Cytoplasmic chromatin triggers inflammation in senescence and cancer

            Chromatin is traditionally viewed as a nuclear entity that regulates gene expression and silencing 1–3 . However, we recently discovered the presence of cytoplasmic chromatin fragments that pinch off from intact nuclei of primary cells during senescence 4,5 , a form of terminal cell cycle arrest associated with pro-inflammatory responses 6 . The functional significance of chromatin in the cytoplasm is unclear. Here we show that cytoplasmic chromatin activates the innate immunity cytosolic DNA sensing cGAS-STING pathway, leading to both short-term inflammation to restrain activated oncogene and chronic inflammation that associates with tissue destruction and cancer. The cytoplasmic chromatin-cGAS-STING pathway promotes the senescence-associated secretory phenotype (SASP) in primary human cells and in mice. Mice deficient in STING show impaired immuno-surveillance of oncogenic RAS and reduced tissue inflammation upon ionizing radiation. Furthermore, this pathway is activated in cancer cells, and correlates with pro-inflammatory gene expression in human cancers. Overall, our findings indicate that genomic DNA serves as a reservoir to initiate a pro-inflammatory pathway in the cytoplasm in senescence and cancer. Targeting the cytoplasmic chromatin-mediated pathway may hold promise in treating inflammation-related disorders.
              Bookmark
              • Record: found
              • Abstract: found
              • Article: not found

              Impairment of angiogenesis and cell migration by targeted aquaporin-1 gene disruption.

              Aquaporin-1 (AQP1) is a water channel protein expressed widely in vascular endothelia, where it increases cell membrane water permeability. The role of AQP1 in endothelial cell function is unknown. Here we show remarkably impaired tumour growth in AQP1-null mice after subcutaneous or intracranial tumour cell implantation, with reduced tumour vascularity and extensive necrosis. A new mechanism for the impaired angiogenesis was established from cell culture studies. Although adhesion and proliferation were similar in primary cultures of aortic endothelia from wild-type and from AQP1-null mice, cell migration was greatly impaired in AQP1-deficient cells, with abnormal vessel formation in vitro. Stable transfection of non-endothelial cells with AQP1 or with a structurally different water-selective transporter (AQP4) accelerated cell migration and wound healing in vitro. Motile AQP1-expressing cells had prominent membrane ruffles at the leading edge with polarization of AQP1 protein to lamellipodia, where rapid water fluxes occur. Our findings support a fundamental role of water channels in cell migration, which is central to diverse biological phenomena including angiogenesis, wound healing, tumour spread and organ regeneration.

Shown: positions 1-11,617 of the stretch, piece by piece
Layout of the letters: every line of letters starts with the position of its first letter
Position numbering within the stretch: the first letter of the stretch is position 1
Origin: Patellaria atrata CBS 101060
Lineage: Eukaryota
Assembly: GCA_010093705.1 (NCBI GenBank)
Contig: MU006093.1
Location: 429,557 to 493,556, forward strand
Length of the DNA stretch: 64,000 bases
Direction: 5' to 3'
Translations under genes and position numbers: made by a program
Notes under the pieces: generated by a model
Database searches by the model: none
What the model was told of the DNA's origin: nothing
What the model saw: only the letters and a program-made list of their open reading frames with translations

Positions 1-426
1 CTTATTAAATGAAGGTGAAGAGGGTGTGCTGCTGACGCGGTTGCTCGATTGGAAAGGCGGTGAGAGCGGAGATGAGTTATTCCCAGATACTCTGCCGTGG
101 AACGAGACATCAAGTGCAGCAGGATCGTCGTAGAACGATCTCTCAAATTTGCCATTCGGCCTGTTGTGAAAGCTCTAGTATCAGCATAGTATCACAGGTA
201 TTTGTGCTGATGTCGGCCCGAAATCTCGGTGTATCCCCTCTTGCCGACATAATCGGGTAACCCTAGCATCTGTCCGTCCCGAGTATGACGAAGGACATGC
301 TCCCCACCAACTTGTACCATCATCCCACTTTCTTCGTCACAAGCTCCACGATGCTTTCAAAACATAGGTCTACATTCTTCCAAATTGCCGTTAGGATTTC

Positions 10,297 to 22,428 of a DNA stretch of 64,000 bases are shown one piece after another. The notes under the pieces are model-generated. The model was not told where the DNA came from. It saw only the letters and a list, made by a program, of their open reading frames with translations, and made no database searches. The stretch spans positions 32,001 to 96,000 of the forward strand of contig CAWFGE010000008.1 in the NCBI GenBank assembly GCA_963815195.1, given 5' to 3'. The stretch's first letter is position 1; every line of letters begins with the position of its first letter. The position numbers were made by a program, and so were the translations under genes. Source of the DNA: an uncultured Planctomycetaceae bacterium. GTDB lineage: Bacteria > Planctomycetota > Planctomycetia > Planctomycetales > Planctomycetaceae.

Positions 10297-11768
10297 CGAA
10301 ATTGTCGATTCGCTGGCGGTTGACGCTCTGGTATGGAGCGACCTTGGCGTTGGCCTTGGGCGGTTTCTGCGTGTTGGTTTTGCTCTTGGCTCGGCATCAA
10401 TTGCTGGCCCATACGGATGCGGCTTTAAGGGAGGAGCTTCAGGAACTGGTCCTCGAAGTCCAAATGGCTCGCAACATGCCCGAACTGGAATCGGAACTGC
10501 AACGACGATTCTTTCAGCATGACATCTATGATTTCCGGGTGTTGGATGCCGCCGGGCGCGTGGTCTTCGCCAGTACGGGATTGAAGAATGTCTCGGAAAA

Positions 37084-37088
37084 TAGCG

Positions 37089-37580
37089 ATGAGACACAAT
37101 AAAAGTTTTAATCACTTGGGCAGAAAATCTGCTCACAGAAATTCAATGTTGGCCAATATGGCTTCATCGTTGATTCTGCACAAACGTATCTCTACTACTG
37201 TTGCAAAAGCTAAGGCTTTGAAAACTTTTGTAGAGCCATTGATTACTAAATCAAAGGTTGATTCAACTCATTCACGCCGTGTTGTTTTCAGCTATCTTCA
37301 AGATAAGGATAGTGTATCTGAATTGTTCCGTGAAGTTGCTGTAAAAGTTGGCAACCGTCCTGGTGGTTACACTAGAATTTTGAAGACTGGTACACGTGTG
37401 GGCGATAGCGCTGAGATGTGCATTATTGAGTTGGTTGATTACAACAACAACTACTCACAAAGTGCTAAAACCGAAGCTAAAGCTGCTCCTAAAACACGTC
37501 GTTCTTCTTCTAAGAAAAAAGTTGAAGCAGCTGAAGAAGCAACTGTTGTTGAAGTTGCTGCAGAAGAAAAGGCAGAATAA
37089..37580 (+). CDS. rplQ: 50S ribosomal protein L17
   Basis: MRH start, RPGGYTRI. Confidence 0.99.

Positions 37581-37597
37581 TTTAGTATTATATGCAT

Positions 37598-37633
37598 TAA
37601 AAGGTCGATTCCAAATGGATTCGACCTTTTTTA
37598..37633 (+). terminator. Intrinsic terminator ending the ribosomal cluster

Bookmark

                Author and article information

                Journal
                fopen
                https://www.4open-sciences.org
                4open
                4open
                EDP Sciences
                2557-0250
                25 April 2019
                25 April 2019
                2019
                : 2
                : ( publisher-idID: fopen/2019/01 )
                Affiliations
                [1 ] Theodor-Billroth-Academy®, , Germany, USA,
                [2 ] INCORE, International Consortium of Research Excellence of the Theodor-Billroth-Academy®, , Germany, USA,
                [3 ] Department of Surgery, Carl-Thiem-Klinikum, , Cottbus, Germany,
                [4 ] Risk-Based Decisions Inc., , Sacramento, CA, USA,
                Author notes
                [* ]Corresponding author: b-bruecher@ 123456gmx.de
                Article
                fopen180014
                10.1051/fopen/2018006
                © B.L.D.M. Brücher and I.S. Jamall, Published by EDP Sciences 2019

                This is an Open Access article distributed under the terms of the Creative Commons Attribution License ( http://creativecommons.org/licenses/by/4.0/), which permits unrestricted use, distribution, and reproduction in any medium, provided the original work is properly cited.

                Page count
                Figures: 1, Tables: 0, Equations: 0, References: 305, Pages: 22
                Product
                Self URI (journal page): https://www.4open-sciences.org/
                Categories
                Life Sciences - Medicine
                Disruption of homeostasis-induced signaling and crosstalk in the carcinogenesis paradigm “Epistemology of the origin of cancer”
                Review Article
                Custom metadata
                4open 2019, 2, 8
                2019
                2019
                2019

                Comments

                Comment on this article